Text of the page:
Note: This article first appeared in Energy & Climate Intelligence Unit on 3 January 2018 and we have permission to republish it.
The UK and the EU27 have said they want a close partnership post-Brexit but this year could test their co-operation on environmental protection in three ways.
Firstly, Brexit could have short term implications for the monitoring and reporting of the European Emissions Trading System – precisely at a time where annual allowances are up for negotiation. Secondly, planning for longer term climate action will become more challenging in the absence of a clear steer from the UK on whether it plans to participate in EU climate schemes and targets post-Brexit. Finally, the loss of a strong proponent of climate action in the European Council could also constrain the EU27’s ambition for global climate action post-Brexit.
Despite the potentially far reaching consequences for climate policy the UK Government has not, as yet, published detailed examination of the possible impacts of Brexit. Furthermore, there was no Government climate sector analysis in the documents released by the Exiting the EU Committee of the Parliament, in late December.
Read more on this issue here.
This post was originally published on our Insurance notes blog.
An opinion published by EIOPA on 21 December 2017 raises concerns for UK insurers who have policyholders in EEA states other than the UK. This will include, for example, every life company with annuitants living in an EEA state*, perhaps because they moved from the UK on retirement.
Insurers have been aware of issues raised by Brexit for legacy contracts written (or performed) cross-border since the UK referendum on EU membership (see, for example, our client briefing issued in July 2016). However, it has been widely hoped, to now at least, that a sensible compromise would be reached by the UK government and EU authorities to ensure that firms do not need to embark on expensive and time-consuming processes to avoid detriment to policyholders once the UK finally leaves the EU. Such a compromise currently appears less likely. Continue reading
The Brexit debate often looks different viewed from Brussels rather than from London. It is however important for businesses to also keep in mind the Brussels perspective and therefore we publish a regular view from our Brussels office on recent developments and the state of the negotiations.
In this third issue, we focus on the move from phase 1 discussions to the second phase involving discussion of the future relationship and transition. We also look at developments in other areas of preparation for Brexit including in relation to the EU Emission Trading Scheme, Justice and Home Affairs, the WTO, relocation of Agencies and the approach to Financial Services and Aviation.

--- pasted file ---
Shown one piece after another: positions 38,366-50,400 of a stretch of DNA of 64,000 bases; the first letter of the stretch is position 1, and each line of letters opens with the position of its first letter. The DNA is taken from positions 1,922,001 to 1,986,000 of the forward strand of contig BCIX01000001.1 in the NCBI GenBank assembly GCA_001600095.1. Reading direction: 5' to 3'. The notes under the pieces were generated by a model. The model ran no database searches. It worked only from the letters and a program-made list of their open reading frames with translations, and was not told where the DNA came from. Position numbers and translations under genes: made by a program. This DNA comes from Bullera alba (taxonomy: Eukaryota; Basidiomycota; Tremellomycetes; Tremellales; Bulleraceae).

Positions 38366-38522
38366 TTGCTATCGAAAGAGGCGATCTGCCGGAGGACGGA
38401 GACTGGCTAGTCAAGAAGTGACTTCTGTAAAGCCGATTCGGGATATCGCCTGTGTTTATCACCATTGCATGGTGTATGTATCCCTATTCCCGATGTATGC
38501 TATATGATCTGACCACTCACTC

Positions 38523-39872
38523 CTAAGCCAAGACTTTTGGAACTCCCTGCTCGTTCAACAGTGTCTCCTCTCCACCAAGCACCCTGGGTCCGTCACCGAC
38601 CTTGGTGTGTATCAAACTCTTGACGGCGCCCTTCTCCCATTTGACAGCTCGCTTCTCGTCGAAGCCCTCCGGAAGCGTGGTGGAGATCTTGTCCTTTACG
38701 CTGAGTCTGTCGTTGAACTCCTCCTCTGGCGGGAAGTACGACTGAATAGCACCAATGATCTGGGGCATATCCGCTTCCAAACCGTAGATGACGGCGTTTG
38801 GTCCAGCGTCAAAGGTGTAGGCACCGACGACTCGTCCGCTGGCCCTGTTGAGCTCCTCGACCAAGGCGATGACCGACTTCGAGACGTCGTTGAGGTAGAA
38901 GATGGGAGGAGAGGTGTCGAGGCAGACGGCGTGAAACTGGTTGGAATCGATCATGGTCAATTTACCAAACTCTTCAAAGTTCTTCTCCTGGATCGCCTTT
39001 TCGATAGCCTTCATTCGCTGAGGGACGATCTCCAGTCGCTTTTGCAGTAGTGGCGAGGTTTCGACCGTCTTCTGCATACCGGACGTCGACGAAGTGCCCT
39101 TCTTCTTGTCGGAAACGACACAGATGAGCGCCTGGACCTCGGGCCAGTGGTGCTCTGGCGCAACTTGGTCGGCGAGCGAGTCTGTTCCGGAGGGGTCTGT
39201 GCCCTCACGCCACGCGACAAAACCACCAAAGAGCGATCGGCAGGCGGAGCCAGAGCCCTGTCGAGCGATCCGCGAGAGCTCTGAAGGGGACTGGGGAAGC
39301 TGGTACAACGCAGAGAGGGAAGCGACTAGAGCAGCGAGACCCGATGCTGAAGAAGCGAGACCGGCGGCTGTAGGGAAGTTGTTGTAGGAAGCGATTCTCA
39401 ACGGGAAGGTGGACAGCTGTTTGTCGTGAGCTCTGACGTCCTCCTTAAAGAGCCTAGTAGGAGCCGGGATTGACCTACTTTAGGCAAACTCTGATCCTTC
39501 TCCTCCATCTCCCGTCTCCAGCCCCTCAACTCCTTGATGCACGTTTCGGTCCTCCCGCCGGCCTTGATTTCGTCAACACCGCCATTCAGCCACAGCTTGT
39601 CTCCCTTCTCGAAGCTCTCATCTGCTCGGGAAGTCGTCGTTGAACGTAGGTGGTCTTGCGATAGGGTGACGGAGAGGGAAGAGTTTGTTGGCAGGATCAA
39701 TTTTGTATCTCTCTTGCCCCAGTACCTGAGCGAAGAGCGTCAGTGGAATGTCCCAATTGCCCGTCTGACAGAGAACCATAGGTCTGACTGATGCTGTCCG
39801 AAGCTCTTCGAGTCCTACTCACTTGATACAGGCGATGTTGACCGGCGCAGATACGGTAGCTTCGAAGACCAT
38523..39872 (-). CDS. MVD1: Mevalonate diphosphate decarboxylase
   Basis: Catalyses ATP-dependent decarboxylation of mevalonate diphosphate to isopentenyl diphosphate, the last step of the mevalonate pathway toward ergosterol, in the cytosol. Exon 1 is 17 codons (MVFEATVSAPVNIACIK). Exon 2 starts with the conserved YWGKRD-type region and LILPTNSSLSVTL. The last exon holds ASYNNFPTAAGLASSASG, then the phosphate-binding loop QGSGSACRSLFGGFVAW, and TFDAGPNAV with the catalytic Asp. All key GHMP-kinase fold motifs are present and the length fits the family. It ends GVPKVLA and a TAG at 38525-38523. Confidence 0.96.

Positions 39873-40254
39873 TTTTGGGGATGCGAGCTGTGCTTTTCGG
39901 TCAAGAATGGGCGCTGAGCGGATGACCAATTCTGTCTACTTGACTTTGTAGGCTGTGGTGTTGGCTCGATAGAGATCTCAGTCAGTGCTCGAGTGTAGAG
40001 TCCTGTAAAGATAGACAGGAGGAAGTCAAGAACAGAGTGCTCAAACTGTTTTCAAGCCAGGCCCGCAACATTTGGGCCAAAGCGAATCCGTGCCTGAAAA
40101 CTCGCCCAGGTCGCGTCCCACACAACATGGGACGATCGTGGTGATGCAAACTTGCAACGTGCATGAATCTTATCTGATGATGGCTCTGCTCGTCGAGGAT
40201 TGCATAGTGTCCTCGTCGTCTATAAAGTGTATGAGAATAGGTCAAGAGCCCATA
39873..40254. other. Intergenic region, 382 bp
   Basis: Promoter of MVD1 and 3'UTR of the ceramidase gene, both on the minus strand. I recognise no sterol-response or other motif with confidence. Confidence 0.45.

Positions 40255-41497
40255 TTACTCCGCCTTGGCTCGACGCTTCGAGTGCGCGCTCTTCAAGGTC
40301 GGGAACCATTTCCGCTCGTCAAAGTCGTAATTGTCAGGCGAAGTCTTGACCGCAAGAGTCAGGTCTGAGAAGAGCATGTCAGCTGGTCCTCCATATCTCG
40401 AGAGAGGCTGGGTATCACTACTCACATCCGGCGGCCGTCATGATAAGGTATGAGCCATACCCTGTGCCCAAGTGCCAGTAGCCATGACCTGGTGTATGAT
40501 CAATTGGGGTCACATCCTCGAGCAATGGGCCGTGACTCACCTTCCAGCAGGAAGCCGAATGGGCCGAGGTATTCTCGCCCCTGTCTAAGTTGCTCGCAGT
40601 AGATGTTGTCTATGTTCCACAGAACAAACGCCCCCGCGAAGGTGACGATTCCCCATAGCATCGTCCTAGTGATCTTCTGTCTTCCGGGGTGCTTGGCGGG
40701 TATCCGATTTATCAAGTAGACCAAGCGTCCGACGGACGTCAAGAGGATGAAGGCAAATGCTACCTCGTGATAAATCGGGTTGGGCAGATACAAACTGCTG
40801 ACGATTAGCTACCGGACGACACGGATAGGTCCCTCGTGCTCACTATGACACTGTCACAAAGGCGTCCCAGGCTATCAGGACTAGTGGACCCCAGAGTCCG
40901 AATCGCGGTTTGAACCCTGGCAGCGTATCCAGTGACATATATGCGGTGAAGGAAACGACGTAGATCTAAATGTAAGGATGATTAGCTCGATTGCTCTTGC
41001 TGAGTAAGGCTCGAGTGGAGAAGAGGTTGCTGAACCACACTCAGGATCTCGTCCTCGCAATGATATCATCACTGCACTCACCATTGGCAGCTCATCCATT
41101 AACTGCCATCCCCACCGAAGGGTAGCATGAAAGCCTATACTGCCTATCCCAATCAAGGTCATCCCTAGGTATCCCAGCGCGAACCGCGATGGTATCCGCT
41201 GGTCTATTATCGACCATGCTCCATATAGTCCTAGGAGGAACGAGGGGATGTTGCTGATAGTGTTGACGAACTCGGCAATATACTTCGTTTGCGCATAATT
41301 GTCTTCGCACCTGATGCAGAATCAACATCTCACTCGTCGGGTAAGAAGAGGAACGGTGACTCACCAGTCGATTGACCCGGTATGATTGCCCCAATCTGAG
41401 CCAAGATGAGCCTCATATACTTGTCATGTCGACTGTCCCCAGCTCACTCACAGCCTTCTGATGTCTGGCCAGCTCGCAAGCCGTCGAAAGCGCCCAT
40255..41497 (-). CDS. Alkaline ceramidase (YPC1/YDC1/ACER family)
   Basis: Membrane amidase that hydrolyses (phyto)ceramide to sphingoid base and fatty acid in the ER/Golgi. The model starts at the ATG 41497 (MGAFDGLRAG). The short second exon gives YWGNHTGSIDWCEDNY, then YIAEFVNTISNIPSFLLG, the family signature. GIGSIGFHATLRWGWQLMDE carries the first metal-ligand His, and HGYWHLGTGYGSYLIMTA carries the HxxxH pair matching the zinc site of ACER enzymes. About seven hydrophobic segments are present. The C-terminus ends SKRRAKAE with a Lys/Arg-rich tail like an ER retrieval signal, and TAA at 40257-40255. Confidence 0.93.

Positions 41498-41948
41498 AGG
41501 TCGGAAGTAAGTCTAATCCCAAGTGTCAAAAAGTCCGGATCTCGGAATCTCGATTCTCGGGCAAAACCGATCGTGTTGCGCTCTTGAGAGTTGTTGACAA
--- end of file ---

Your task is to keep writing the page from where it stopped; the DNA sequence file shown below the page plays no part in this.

Click here to read the full ‘The view from Brussels – developments in November and December.’
Following the European Parliament’s vote on 13 December and the European Council’s (EU27 leaders) confirmation today, Brexit negotiations are formally being allowed to move forward to phase two. New guidelines for the EU for this phase of negotiations have been released by the European Council following their formal adoption, read these here.
Following agreement reached in the early hours today on the Irish border issue, the negotiators have agreed that sufficient progress has now been made on the first phase of the negotiations in order to move on to the next phase which will cover preliminary and preparatory discussions on the framework for a future relationship.
The President of the European Council is recommending to the other Member States conclusions to this effect and proposes guidelines for the negotiation of the transitional arrangements which will involve the UK staying in the Single Market and Customs Union without a voice.
As for the “future relationship”, it is proposed that this will be the subject of a later recommendation. In the meantime, preparatory internal discussions are to continue and the UK is called upon to clarify its intentions. It is envisaged that the framework will be elaborated in a political declaration accompanying the Withdrawal Agreement.
A Joint report from the negotiators of the EU and the UK on progress during the first phase of the Article 50 negotiations was published today and is available here.
The report sets out the detail of the agreement in principle reached on the three main areas of the withdrawal negotiations on which sufficient progress was required: